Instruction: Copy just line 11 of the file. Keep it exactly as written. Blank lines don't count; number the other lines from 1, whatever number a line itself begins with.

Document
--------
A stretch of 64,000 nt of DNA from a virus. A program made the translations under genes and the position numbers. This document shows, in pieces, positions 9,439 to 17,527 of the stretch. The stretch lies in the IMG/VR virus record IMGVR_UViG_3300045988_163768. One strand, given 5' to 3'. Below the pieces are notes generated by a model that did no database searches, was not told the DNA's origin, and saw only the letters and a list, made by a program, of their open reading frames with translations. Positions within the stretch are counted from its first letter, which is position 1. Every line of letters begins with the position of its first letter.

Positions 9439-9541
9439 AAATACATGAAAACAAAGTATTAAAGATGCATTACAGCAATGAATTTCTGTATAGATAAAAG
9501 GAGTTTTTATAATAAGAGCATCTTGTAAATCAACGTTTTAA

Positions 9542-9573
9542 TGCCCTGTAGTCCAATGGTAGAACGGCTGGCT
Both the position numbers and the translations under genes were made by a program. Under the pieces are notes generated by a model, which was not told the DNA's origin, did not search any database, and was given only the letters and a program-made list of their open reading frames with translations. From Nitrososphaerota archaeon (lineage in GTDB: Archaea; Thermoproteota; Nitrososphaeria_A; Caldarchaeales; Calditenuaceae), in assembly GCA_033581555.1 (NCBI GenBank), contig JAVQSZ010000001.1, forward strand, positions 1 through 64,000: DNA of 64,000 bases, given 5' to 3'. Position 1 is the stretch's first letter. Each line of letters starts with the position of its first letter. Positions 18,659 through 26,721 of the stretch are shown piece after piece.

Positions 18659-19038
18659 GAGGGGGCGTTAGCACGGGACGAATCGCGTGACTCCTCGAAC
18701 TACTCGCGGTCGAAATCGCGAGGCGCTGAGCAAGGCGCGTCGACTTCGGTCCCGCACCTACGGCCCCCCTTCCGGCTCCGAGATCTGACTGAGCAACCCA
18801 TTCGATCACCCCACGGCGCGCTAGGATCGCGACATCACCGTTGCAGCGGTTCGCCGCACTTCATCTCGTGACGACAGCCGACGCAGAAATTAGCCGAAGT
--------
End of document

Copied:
18801 TTCGATCACCCCACGGCGCGCTAGGATCGCGACATCACCGTTGCAGCGGTTCGCCGCACTTCATCTCGTGACGACAGCCGACGCAGAAATTAGCCGAAGT